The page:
The publishing landscape is undergoing exciting changes. My community’s talented writers should have the information and the opportunity to use those changes to build their careers.

Otherwise, we’ll all end up fiddling away in the flames.

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4 comments

  1. Two years ago, I thought I had a handle on the best way to get my WIP published. Now it’s the land of smoke and mirrors out there. I’m very much looking forward to the rest of your posts on this topic.

  2. The first comment! I should come up with some sort of prize for you 🙂

    Don’t panic, Vernie: lots of us are in your shoes. We grew up in an era where the only alternatives to traditional modes of publishing were tiny university presses, terrible mimeographed chapbooks, or runs of 50-100 Xeroxed books (as we could afford them) with sloppy margins and cheap bindings. Stepping outside of traditional publishing was rarely done; it was just too expensive. Besides, the results were often so horrendous that vanity presses and other independent publishers became all but synonymous with bad writing and shoddy production values.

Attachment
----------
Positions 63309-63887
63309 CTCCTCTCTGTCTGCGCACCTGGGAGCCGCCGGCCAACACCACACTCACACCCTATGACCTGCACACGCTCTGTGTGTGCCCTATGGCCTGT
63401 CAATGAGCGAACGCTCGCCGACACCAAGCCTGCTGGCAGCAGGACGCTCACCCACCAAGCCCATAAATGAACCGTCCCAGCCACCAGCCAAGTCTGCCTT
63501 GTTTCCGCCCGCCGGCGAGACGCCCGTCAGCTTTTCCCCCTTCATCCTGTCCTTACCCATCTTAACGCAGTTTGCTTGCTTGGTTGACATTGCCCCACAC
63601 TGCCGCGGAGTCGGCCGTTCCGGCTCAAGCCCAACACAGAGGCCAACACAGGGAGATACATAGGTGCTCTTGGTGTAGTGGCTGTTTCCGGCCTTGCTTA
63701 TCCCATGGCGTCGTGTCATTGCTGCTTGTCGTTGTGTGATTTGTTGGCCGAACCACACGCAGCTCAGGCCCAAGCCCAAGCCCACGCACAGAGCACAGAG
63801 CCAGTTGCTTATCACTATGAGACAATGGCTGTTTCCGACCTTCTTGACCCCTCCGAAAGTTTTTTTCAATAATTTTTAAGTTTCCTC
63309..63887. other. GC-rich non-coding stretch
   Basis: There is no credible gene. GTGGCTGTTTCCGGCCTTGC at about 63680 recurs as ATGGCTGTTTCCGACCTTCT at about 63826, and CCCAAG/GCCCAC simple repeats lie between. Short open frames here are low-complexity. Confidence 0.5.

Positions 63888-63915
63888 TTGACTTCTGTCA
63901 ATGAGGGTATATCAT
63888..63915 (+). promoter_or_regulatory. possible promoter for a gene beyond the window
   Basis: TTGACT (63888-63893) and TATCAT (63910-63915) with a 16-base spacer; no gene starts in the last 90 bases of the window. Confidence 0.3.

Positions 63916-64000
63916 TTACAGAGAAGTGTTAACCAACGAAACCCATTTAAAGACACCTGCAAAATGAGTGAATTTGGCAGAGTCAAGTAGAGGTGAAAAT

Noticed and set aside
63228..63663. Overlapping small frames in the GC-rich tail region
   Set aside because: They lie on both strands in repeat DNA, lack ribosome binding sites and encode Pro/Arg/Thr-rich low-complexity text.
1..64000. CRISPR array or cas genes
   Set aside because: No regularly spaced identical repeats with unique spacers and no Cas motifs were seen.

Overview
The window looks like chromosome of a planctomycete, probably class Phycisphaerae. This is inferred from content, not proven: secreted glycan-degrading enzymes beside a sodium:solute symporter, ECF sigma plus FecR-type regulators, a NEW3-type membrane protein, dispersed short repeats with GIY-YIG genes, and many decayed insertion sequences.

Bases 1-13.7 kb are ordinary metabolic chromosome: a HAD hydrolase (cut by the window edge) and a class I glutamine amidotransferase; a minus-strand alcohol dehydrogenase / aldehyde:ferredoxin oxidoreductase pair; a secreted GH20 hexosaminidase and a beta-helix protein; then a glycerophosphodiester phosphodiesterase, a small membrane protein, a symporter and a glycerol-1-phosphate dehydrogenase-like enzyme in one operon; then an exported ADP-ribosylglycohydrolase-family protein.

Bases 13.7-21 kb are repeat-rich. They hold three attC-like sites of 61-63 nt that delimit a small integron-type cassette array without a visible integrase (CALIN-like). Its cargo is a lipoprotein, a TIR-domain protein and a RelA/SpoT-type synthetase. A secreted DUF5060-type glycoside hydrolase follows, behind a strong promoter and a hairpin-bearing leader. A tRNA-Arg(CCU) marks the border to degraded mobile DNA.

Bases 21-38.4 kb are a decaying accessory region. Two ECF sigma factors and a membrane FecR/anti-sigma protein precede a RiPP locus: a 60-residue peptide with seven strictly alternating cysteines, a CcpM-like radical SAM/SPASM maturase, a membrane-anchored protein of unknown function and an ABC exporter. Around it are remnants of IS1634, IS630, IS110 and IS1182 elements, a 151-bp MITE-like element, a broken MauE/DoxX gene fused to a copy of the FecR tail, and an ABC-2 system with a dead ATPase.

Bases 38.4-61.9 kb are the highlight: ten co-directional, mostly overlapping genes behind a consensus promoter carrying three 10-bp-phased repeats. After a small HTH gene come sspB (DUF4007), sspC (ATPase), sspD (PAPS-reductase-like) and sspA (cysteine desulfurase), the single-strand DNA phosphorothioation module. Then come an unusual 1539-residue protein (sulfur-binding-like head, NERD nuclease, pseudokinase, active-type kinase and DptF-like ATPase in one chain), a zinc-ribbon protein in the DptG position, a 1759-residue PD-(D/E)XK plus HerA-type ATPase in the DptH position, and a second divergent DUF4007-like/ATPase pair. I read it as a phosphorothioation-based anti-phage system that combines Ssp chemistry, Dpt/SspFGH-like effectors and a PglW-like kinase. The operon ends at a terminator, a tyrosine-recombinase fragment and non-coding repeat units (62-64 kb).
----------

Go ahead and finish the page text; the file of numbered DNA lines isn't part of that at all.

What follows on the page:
That doesn’t have to be the case any more — but when inexperienced publishers pair up with impatient authors, the end result is still going to be a messy product that no one wants to buy. In the worst cases, authors get taken for tens of thousands of dollars along the way.

    I’m hoping this series will help emerging authors learn some of the warning signs of publishers whose contracts will destroy your career and whose end products are more likely to be half-assed, as well as the indicators that an indie publisher is well worth pursuing. There are other options as well, but we’ll get into those in later posts.